It’s that time of year again when the publishing world awaits to see the results of The Man Booker Prize. The list has expanded to include English language authors all over the world from Nigeria to Jamaica. But what can prizes like the Man Booker Prize do to sustain an industry who’s ending pages do not paint a brave new world? A lot, we hope.
- Marlon James (Jamaica) – A Brief History of Seven Killings (Oneworld Publications)
- Tom McCarthy (UK) – Satin Island (Jonathan Cape)
- Chigozie Obioma (Nigeria) – The Fishermen (ONE, Pushkin Press)
- Sunjeev Sahota (UK) – The Year of the Runaways (Picador)
- Anne Tyler (US) – A Spool of Blue Thread (Chatto & Windus)
- Hanya Yanagihara (US) – A Little Life (Picador)
So, what’s the fuss all about?
The main objective of The Man Booker Prize is to ‘encourage the widest possible readership for the best literary fiction’. The foundation works closely with UK libraries to promote the readership of contemporary literature alongside past and future winners of the prize.
The prize was launched in 1969 with the goal of promoting the finest in fiction published in the UK. Judges are chosen from a variety of disciplines from critics and academics to book-loving politicians and actors.
When are the results announced?
The results will be announced on Tuesday 13 October in London’s Guildhall at a black-tie dinner ceremony broadcasted by the BBC. The winner will receive £50,000 with main prize being those increased readership and sales figures.
What’s this got to do with publishing?
With the decline of book sales, there’s a real crisis in publishing. Prizes like The Man Booker Prize and The Pulitzer Prize (among many others) are a chance for authors to showcase their titles to current and future audiences.
With Amazon, Apple and Barnes & Noble dominating the market in the US, the number of independent book stores has declined dramatically by 50%. Furthermore, a book has less than a 1% chance of being stocked in an average bookstore. This has had a knock-on effect for other markets as Amazon International expands its services abroad. So, prizes are a way for hard working authors to increase sales and readership.
Is it all bad news?
Well, it depends on who you ask or more importantly where you reside. In the UK, the story is somewhat different. In fact, it claims the largest number of books published per inhabitant. In 2014, UK publishers released more than 20 new titles every hour. With a total of 184,000 new and revised titles, the UK releases 2,875 titles per million inhabitants.
In comparison, the US published just 959 titles per million inhabitants. To put this difference in perspective, the UK published three times as much as the US per million inhabitants.
Where do unsold books go?
In 2009, 61 million books were returned to UK publishers to be shredded, pulped or sold in discount market stalls. One of the most famous lowest sellers of this period was reported to be Cherie Blair’s autobiography. In 2009, her book had only sold 23,412 hardbacks and 10,240 paperbacks since 2008. It was believed Cherie Blair’s advance was £1 million. Some critics argue that her sales did not justify her advance.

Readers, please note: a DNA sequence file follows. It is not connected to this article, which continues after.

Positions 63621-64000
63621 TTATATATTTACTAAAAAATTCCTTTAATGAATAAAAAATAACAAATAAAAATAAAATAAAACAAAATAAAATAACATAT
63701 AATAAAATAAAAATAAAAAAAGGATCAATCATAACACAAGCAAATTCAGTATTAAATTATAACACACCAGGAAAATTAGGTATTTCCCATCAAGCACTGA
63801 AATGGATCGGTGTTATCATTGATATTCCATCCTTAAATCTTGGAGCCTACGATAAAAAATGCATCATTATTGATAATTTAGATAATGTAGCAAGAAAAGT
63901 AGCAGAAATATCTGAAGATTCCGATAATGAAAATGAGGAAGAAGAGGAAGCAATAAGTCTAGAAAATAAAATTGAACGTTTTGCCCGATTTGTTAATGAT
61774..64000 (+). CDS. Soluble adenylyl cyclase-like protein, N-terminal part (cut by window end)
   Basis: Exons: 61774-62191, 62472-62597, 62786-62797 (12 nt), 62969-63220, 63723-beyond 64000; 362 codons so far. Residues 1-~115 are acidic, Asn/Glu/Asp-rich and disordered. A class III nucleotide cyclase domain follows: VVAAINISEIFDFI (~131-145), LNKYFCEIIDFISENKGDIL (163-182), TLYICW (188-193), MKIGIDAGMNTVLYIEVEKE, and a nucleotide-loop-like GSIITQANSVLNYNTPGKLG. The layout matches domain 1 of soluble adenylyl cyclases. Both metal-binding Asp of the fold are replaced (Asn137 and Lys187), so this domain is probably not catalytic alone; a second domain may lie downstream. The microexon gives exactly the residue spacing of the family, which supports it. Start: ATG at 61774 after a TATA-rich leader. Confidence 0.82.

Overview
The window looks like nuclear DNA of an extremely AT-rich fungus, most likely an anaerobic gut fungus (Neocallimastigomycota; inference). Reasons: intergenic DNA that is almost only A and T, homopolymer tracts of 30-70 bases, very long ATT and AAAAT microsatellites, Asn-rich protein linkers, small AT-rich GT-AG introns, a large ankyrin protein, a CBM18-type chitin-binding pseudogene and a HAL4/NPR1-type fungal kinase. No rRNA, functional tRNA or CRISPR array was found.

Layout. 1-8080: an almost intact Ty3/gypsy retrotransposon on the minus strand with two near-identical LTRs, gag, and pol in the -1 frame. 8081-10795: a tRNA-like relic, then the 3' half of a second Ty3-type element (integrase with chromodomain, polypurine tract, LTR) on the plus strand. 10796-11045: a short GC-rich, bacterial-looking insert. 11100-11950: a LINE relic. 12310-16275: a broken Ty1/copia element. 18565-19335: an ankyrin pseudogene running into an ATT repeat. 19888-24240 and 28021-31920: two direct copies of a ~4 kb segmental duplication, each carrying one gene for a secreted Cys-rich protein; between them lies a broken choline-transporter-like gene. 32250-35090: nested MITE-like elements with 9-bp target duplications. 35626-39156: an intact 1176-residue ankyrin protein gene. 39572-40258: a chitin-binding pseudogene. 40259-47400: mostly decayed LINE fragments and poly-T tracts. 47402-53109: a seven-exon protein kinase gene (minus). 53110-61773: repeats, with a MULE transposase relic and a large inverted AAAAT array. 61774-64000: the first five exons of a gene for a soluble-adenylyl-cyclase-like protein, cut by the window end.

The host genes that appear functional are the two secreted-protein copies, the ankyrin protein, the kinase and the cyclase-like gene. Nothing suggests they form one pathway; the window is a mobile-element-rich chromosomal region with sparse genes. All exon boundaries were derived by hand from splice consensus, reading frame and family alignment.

However, Blair’s autobiography isn’t the only work to undersell. It is estimated that 90% percent of editions sell fewer than 3,500 copies. So, it’s clear the industry must change to compete with the likes of Amazon.
These figures come from Nielsen Book, which recorded the number of book sales for the UK in 2013. Out of the 184,000 titles approximately, 33% of these titles were digital or 60,000. Sales from UK book exports in 2013 total to 1.5 billion Euros compared to 1 billion Euros for US exports according to the UK’s Publishers Association.
Nielsen Bookscan reported that out of the 86,000 new titles published in the UK, 59,000 sold an average of 18 copies in 2009.
The average U.S. nonfiction book is now selling less than 250 copies per year and less than 3,000 copies over its lifetime according to the Huffington Post.
What about Amazon?
Amazon currently earns $5.25 billion in annual revenue from book sales. Interestingly, this figure only accounts for less than 10% of the company’s yearly revenue or around 7% of the $75 billion it earns.
Furthermore, Amazon receives a 53% discount from big publishers like Random House on its books, which has further shifted the industry, assuring Amazon’s continued dominance in book sales.
What about eBooks?
It’s estimated that 30% of all book sales are made up of eBook sales. In this category, Amazon is the clear winner, claiming a 65% share in this category. Apple and Barnes & Noble make up the remaining portion.
Get involved in this discussion!
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